The Five Nutritions
Fat- Needed in small amounts to keep us warm, protect our vital organs and our skeletal system. Acts as an energy reserve.
Protien- Needed for growth and repair of body, tissue and to maintain and build cells.
Carbohydrate- It provides the body with instant and slow releases of energy. Also helps the digestive system.
Vitamins- Needed to stay healthy. They help to heal wounds, keep skin healthy and for growth in children.
Minerals- Many different needs in the body. Includes formation of bones and teeth, helps the nervous system and the forming of red blood cells.
Macro nutrients and Micro nutrients
Are needed in fairly large amounts:- -protein - fats - Carbohdrates
Are needed in smaller amounts:- - Vitamins - Minerals
- To make the body grow from a baby into an adult and when it has stopped growing, certain parts of the body continue to grow e.g. hair and nails.
- Repair the body when it is injured or recoving from an operation or illness and reguularly replace e.g. Skin cells and red blood cells.
- To give the body energy, although the body prefers to get most of its energy from foods containing carbohhydrates and fat rather than protein.
- Babies, children an dpregnent woman need more protein.
- There are approxinately 20 known amino acids of which are essential for growth and repair in children and 8 are essential for adults.
- High biological value (HBV) has all the amio acids e.g. meat, milk, cheese and some beans.
- Low biological value (LBV) has a few amino acids e.g. veg.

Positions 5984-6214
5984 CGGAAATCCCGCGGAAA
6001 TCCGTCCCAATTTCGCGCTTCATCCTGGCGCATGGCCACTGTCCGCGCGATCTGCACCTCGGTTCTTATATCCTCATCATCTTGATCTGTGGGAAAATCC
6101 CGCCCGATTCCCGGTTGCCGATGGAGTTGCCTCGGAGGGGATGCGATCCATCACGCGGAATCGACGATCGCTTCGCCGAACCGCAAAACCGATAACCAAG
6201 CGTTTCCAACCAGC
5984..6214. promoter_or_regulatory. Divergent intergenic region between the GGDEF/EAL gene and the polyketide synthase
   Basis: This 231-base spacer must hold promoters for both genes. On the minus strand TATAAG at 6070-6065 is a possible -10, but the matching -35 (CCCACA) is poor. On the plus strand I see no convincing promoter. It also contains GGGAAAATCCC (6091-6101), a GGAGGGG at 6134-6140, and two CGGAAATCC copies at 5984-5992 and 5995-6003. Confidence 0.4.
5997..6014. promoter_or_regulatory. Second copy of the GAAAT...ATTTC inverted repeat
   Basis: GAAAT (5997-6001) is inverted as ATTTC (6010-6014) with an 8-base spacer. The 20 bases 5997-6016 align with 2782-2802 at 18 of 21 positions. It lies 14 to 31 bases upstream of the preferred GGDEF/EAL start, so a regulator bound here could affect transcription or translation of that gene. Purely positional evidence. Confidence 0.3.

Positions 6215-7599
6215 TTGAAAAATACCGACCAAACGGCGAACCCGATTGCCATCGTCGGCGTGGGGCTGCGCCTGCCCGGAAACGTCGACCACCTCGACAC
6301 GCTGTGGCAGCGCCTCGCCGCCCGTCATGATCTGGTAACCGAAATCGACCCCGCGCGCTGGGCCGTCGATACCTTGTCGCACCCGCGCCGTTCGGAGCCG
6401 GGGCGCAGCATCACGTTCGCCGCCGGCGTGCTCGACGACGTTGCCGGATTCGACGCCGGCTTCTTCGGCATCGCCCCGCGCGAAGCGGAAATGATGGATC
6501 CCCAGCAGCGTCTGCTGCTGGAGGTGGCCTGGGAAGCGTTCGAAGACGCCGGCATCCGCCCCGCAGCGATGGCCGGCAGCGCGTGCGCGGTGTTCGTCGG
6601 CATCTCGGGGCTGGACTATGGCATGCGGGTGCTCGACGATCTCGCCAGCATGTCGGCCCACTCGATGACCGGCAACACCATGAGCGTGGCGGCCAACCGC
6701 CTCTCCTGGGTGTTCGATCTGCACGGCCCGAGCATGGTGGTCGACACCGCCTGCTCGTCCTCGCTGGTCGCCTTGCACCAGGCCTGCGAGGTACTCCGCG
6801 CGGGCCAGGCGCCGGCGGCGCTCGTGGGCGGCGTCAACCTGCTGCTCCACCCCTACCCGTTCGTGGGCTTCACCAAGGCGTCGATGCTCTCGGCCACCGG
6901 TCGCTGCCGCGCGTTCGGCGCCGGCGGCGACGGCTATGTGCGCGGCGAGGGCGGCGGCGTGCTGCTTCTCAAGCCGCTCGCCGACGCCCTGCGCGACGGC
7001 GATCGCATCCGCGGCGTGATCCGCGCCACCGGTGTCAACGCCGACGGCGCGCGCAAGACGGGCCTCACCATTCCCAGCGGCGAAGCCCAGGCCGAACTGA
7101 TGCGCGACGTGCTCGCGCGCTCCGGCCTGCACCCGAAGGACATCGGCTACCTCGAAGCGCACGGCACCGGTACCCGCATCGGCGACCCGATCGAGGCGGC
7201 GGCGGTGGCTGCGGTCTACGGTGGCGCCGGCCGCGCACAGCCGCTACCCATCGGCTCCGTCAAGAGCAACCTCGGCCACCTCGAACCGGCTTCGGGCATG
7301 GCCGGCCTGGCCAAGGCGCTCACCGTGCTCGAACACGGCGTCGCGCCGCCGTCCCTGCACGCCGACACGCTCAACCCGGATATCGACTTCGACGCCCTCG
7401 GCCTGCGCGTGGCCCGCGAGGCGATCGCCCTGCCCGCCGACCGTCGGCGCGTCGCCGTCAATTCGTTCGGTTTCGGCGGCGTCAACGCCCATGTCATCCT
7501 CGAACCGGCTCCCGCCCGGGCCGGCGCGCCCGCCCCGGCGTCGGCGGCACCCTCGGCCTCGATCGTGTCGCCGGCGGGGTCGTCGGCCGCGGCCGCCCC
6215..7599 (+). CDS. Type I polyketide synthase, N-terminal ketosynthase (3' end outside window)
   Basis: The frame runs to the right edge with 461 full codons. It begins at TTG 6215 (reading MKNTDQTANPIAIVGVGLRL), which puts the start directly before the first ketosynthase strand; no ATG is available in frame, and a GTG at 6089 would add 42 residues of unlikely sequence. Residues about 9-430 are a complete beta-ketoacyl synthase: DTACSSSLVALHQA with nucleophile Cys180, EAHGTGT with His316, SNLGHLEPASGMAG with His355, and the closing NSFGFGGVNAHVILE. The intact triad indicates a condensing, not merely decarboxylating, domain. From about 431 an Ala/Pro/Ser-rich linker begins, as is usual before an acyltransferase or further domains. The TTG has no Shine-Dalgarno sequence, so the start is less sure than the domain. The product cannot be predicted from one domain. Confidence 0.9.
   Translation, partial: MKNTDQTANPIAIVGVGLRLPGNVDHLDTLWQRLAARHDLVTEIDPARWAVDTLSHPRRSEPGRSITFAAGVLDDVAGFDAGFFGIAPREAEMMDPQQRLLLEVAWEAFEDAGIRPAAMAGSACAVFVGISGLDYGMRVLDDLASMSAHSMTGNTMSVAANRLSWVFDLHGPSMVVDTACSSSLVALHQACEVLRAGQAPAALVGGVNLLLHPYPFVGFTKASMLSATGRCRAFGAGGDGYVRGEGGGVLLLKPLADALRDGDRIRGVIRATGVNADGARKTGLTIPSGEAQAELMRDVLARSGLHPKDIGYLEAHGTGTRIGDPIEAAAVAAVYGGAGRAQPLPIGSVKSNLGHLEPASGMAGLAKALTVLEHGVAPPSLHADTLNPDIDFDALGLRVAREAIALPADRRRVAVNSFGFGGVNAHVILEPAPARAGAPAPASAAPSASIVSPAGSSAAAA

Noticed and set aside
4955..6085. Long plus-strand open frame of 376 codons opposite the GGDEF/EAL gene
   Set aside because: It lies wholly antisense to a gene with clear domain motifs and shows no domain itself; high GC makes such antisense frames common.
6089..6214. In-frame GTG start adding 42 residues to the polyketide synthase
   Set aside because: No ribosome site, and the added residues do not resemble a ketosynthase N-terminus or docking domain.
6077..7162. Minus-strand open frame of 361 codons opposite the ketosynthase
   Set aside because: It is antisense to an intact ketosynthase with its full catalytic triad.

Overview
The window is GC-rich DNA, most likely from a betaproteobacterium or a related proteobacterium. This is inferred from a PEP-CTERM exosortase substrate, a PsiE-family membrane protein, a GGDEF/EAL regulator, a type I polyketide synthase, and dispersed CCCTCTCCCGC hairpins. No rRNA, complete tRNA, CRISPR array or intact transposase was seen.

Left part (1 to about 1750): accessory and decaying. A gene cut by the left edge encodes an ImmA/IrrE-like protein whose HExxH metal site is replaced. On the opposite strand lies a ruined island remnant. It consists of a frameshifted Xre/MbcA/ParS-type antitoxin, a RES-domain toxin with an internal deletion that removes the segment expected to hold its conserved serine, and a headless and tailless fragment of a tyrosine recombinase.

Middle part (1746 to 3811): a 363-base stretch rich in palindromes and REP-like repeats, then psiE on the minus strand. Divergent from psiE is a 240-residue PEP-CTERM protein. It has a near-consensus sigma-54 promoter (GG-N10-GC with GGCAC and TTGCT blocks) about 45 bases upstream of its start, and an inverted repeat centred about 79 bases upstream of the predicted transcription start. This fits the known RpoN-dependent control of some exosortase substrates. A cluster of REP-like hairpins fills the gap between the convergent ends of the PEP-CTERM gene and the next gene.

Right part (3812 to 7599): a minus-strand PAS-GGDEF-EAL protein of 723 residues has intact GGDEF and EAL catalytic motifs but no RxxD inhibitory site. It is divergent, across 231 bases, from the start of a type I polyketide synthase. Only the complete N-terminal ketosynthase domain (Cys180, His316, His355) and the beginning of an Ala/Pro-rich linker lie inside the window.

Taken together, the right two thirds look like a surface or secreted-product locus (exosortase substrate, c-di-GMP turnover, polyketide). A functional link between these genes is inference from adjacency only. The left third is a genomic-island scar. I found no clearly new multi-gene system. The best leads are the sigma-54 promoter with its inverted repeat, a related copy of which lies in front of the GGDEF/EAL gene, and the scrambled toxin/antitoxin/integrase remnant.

- Novel Proteins ar growth from micro-organisms which produce mycoprotein, know as quorn. It is amnufactured into chunks and mince so can be used in pies, sausages, burgers and ready ade meals.
- Quorn is low in fat, has no cholesterol and is a good source of protein for vegetarians.
Two main functions:-
- To give the body energy - our main source
- To help the body to get rid of waste products
Can be spilt up into 3 things:-
- Sugar e.g. cake, fizzy drinks, sweets
- Starch e.g. potatoes, pasta, rice
- Dietary fibre or Starch polysaccharide (NSP) e.g. brown bread, potato and fruit, veg skin
What happens when we eat carbohydrates:-
- when are eaten, they are broken down into glucose during the digestion and absorbed into the blood steam to be used for energy.
- Excess glucose is stored in the liver as glycogen and can be used when extra energy is needed.
- Eaten with protein allow the proteins to be used for growth and repair rather than energy
- Carbohydrates provide 50% of the total energy intake, with no more than 5% from sugars
- Too much Carbohydrates eaten and is not used up, you will get fat.
Stucture of carbohydrates
- All types of carbohydrates are componds of carbon, hydrogen and oxygen.
- They can be classified in many differnt ways. One common way is according to their structure.
- They can be divided into three main groups accordig to the size of the molecue.
Simple sugars/carbohydrates Monosaccharides
e.g. glucose, fructose, galactose
Disacharides These sugars are formed when two monosaccharide molecules join together with the removal of one molecule of water.
Examples of disaccharides are:
- Sucrose (glucose + fructose)
- Lactose (glucose + galactose)
- Maltose (glucose + glucose)
Complex carbohydrates are called Polysacharides These are made up of many monosaccharide molecule (usually glucose), joined together.
Examples of polysaccharides are: Starch glycogen (the form in which glucose is stored in the body) Compon